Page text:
Many blame Khan's preoccupation with journalism which prompted him to eventually detect, though irrationally, the futility of creative writing. When at the zenith of his writing career, Khan's journalistic self got the better of him. It's really painful to discover that he has tried desperately to return to writing. But that was too late.
There are different instances, too. Active journalism did not stand in the way of the literary pursuits of Ernest Hemingway or Gabriel Garcia Marquez. In many of his fictions, Marquez shows a marvellous blend of incisive reporting and creative narration. This blend finally emerged as his unique magic realism. Perhaps Rahat Khan had little interest in such blends. But remaining engrossed in journalism resulted in his isolation from the country's creative fraternity. No literary segment remains vacant for long. In the wide gap created by Khan, we saw the emergence of younger novelists and story writers. Most of them were fully committed to writing. Some of them, however, chose journalism, teaching or bureaucracy as means of livelihood.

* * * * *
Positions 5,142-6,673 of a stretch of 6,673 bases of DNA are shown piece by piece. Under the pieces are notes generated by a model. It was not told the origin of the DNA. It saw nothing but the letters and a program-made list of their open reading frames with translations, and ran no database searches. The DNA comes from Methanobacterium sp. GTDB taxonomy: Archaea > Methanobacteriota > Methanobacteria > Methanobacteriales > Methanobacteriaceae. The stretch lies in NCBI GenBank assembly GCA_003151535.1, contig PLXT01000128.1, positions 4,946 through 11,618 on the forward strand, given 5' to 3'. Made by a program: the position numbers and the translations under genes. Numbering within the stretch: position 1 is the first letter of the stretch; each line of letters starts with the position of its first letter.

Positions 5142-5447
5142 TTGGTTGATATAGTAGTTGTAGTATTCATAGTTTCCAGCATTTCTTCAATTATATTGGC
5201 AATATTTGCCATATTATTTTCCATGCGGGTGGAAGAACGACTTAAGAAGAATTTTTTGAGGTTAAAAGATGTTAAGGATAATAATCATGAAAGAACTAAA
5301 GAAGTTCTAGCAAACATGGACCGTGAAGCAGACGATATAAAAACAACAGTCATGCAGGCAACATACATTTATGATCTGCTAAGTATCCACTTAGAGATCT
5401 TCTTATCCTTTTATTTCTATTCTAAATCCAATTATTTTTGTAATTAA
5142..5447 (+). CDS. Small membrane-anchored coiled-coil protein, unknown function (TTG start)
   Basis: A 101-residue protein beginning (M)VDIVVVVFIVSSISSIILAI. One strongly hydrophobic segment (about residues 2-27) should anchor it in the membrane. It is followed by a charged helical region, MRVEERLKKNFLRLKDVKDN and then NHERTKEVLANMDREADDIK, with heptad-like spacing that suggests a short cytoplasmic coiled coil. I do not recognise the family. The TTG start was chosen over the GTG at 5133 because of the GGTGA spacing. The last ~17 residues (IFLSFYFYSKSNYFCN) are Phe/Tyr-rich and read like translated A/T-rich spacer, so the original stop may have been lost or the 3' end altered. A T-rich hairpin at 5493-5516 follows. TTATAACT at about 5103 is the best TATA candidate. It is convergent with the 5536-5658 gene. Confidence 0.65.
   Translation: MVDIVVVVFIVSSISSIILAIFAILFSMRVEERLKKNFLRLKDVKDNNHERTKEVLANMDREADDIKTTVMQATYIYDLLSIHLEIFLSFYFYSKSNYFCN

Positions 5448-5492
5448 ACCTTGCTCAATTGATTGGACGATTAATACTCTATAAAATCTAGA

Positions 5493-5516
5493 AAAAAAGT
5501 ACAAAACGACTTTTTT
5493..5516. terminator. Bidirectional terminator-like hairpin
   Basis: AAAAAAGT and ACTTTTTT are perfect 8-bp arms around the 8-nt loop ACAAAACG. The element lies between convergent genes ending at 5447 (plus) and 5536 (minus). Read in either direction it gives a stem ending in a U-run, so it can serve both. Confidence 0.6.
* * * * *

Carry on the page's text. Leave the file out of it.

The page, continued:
Rahat Khan didn't publish books for years in a row due to his engagement in non-literary works. It is more or less true with a lot of major writers in the country. Syed Shamsul Haq remained engrossed in the commercial cinema world throughout the 1960s. After his literary emergence in the 1950s, Syed Haq's career went through repeated distractions caused by the silver screen. But he continued his literary journey with utmost dedication. The spectacular return of this ever-creative writer in the 1970s onwards stands proof to the fact that there are born writers even in a poor country like Bangladesh. We can name some other authors belonging to this class --- like Shaukat Ali, Hasnat Abdul Hye, Hasan Azizul Haq et al.